Well, I'm enjoying this so much, I thought it would be a kick to take it one step further. Right now, I use my crock pot on busy days. I can't look at a crock pot and not hear the Helen Reddy song "I am Woman, Hear me Roar". To me, crock pots are all about 1970s moms in polyester pant-suits, frantically throwing in frozen ingredients before they scoot out the door to fight the male-dominated work place. I think, however, that I want to go back a little further with my cooking style, back to the alien culinary planet known as the 50s.

So, I think this year, I want to add these things to our menus. Stuffed peppers, shrimp cocktails, jello molds with grated carrot and artichokes, Rice Krispie squares, veal chops, porcupine meatballs, Chicken a la King, and even a souffle or two. And wouldn't it be fun to make a Baked Alaska? Just thinking about these foods brings me back to all the hours I would spend as a very little girl poring over my mom's cookbooks, favorites being "Fun with Jello" and of course, the grande dame herself, Betty Crocker. Some of those foods looked like they came right out of a spaceship. And they also looked so incongruous--imagine green olives suspended in lemon gelatin!--that they had to be delicious...right?? Right?? What a wonderful thing to imagine ladies in hats and chiffon that "lunched" on aspics and mousses and ladyfingers and spritz cookies. They certainly didn't live anywhere in my Brady Bunch neighborhood.

I'll keep you posted on how it goes.

(Image: "Cherries on a Chair" Acrylic on Canvas, Cory Jaeger-Kenat, 2010.)

My Bread

In an effort to lose a bit of the love handles, we are trying to eat more complex carbs. Here is the loaf I baked today. It's made of wheat germ, whole wheat, molasses, and oats. I feel like an earth mother right now. ;)

Monday, February 8, 2010

Fun in the Freezer

I heard recently on a radio advertisement that the automatic washing machine ranks as the number one time-saver ever invented. I'm inclined to agree, but I would think that the freezer ranks close behind it.

I clean houses on a part time basis and I know--because I've cleaned many a freezer over the years--that people often use this nifty space as the repository for occasional tv dinners or a box or so of ice cream. But boy, oh boy, a freezer can be your best friend...well, maybe you're not THAT lonely, but it sure can save you time and big bucks.

Here's my freezer, crammed with stuff from my once a month shopping trip (we'll talk about that another time.) I have spent around $150 total (this includes all the canned and dried goods as well) for a month's worth of food for the two of us. Here's what we have that's on the cold side:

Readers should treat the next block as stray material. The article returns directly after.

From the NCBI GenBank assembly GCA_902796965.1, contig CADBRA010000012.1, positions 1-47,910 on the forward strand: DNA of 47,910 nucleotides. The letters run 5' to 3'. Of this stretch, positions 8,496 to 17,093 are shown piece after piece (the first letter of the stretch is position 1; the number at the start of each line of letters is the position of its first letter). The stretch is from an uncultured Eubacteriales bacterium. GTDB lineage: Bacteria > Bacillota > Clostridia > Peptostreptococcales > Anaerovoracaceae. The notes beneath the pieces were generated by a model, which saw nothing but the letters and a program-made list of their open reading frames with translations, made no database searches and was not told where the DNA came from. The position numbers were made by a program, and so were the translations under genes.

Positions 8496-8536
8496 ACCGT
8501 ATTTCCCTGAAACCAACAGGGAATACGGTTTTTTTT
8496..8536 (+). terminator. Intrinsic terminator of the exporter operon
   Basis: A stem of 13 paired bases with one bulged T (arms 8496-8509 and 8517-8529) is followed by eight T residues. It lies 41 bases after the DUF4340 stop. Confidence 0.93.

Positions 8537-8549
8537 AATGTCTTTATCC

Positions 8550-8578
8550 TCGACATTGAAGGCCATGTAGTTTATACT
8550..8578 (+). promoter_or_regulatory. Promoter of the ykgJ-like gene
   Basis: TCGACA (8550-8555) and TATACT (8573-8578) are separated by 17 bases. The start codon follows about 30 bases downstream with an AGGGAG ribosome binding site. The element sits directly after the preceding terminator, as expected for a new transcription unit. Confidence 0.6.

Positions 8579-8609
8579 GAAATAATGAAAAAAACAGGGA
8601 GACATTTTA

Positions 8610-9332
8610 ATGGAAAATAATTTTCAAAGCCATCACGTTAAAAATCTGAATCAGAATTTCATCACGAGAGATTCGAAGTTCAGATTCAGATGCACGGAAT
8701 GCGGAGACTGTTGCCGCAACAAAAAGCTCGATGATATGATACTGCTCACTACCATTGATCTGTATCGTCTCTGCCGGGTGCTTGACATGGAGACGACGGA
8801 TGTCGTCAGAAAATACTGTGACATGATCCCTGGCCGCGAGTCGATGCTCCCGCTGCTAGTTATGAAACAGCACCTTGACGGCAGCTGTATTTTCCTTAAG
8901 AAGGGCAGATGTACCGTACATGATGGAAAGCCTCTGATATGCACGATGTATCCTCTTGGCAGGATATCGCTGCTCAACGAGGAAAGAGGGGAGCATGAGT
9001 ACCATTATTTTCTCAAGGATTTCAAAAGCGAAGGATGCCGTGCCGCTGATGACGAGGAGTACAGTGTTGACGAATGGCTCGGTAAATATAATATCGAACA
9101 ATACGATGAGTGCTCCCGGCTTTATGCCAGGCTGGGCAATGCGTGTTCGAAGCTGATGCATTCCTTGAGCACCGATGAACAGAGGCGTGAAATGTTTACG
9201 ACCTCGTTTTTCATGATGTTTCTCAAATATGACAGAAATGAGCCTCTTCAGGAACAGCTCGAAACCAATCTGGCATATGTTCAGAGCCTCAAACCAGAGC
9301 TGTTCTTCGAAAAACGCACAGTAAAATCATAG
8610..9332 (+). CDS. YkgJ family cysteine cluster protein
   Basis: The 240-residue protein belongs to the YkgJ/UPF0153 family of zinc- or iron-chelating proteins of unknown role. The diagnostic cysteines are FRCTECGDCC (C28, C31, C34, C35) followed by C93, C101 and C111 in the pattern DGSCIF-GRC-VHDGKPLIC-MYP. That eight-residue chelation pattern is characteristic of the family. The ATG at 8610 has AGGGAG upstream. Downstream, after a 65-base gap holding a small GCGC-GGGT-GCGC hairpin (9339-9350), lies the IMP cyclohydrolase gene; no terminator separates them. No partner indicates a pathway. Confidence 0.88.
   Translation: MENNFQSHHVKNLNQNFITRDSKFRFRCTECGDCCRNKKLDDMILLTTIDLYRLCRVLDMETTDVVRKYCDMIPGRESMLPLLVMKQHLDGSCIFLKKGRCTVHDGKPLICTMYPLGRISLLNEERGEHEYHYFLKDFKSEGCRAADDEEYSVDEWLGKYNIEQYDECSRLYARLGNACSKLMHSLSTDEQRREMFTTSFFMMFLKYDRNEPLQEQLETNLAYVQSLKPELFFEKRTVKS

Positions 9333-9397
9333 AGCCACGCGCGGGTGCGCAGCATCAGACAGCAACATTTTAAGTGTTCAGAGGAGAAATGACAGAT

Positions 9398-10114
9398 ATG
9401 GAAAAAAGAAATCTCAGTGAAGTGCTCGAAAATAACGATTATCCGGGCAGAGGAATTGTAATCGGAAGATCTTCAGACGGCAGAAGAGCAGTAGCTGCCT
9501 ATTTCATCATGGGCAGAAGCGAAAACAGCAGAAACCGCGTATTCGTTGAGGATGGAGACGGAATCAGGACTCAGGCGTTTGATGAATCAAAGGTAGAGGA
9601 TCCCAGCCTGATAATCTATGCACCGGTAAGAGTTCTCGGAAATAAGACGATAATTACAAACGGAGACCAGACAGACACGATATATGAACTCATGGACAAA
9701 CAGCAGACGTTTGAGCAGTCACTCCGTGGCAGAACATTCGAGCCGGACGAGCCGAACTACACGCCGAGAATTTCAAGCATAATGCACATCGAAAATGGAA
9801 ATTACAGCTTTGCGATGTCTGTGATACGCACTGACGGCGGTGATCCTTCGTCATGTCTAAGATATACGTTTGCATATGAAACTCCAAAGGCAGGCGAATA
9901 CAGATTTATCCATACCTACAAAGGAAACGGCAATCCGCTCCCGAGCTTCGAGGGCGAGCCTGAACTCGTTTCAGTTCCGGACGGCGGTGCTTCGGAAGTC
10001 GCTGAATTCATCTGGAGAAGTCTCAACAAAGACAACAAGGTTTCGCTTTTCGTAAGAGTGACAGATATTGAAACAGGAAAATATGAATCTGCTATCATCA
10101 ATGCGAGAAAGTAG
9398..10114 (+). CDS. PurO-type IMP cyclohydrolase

1 bag of popsicles...because those are a necessity!
1/2 ham
1 package of bulk pork sausage
2 packages of corn tortillas, 1 of white
a bag of onion rings
5 tupperware containers of homemade bean soup
10 chicken thighs
3 bags of zucchini that I grated up this summer
1 half of a cake, which I plan to make into a trifle
2 pork loins--these are so good!
a bag of frozen garden tomatoes--whole tomatoes freeze so well, and are as good as canned
1 bag of frozen bananas--I use these for banana bread all the time
1 bag of bread crumbs--can be used for meat-loaves, etc.
10 chicken breasts
1 brisket
a tupperware container of homemadetaco casserole
two containers of homemadeitalian soup
8 pounds of hamburger
4 pork chops
a tupperware container of homemade spaghetti sauce
two bags of mixed vegetables
a bag of turkey soup bones, recycled from Thanksgiving that make a great pot of soup!
4 salisbury steaks
a package of turkey lunch meat
a tupperware container of homemade chicken primivera
a tupperware bowl of homemade chicken and rice soup
a tupperware container of homemade pork and rice
a tupperware container of homemade sauerkraut and sausage

I buy most of my meats from a discount store that sells things that are slightly irregular, scratched or dented. We have seen no decrease in quality or safety buying these items. This is where I buy at least half of my meat--which is often already frozen, and most of the time, half the price of any store in the area.

I like to double up when I cook, and freeze half. Hubby and I have decided that this year we're going to work on eating at home at least 90% of the time, and these doubled-up meals really help me when I'm sick to death of cooking. I can just take something out the freezer, pop it in the microwave, and voila, a home-cooked meal!

I figure we've saved at least half on our grocery bill, just by using the freezer to it's full capacity and shopping more carefully.

So, I'm dying to know, what's in YOUR freezer?